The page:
Ferrari, McLaren, Aston Martin get more time to reach CO2 goal – Automotive News Europe
Supercar makers such as Ferrari have found it harder to reduce CO2 by switching to electrified vehicles due to the disproportionate effect of the weight of the battery and the unwillingness of customers to give up the signature engine noise from V-8 or V-12 powerplants.
McLaren and Ferrari have both launched plug-in hybrid versions of their best-selling mid-engine supercars, but customers would be unlikely to achieve the claimed CO2 figures during real-world driving given the limited battery range.
The extension of the derogation is a win for the European Small Volume Car Manufacturers Alliance (ESCA), which represents brands such as McLaren, Aston Martin, Bugatti, Pagani, Koenigsegg, Ineos Automotive and Rimac (but not Ferrari or Lamborghini).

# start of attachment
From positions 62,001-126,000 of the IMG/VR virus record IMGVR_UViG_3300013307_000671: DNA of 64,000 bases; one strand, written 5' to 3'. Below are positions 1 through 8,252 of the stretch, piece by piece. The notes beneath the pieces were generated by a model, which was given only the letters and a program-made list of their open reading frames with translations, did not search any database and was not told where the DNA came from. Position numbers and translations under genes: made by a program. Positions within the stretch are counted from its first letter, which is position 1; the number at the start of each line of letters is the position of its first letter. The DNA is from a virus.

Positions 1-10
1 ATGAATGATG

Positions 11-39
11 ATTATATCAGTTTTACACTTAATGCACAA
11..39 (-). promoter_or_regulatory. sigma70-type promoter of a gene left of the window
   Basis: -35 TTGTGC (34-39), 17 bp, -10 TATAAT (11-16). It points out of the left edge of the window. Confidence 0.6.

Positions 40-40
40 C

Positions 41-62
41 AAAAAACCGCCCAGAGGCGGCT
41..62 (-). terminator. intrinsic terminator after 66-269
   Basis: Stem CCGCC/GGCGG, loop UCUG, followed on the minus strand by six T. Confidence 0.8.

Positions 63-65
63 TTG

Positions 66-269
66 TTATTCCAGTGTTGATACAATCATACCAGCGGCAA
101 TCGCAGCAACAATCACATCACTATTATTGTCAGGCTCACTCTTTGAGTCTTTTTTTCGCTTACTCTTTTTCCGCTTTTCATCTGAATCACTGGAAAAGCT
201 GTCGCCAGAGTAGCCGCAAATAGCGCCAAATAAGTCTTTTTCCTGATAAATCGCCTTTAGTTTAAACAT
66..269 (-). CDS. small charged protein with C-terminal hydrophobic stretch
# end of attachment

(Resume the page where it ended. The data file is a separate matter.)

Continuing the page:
The Brussels- and London-based organization has argued that special rules need to be applied because the life cycle of the supercars is longer, they have a limited overall impact on emissions, and the brands have limited resources.
Small-volume automakers have been announcing plans for electric vehicles in recent months, most recently Lamborghini, whose CEO Stephan Winkelmann told the Il Sole 24 Ore newspaper this week the Volkswagen Group subsidiary would bring out an electric car by the end of the decade as part of an $1.8 billion electrification investment.
Ferrari, meanwhile, said earlier this year it would unveil its first EV in 2025.
The push for supercars to go battery-only makes little sense on purely environmental reasons, argued Phillippe Houchois, global automotive analyst at investment bank Jefferies. “Putting a large battery into a supercar has a negative impact on manufacturing emissions because they get driven so little [to offset the extra emissions in producing the battery]” he told Automotive News Europe.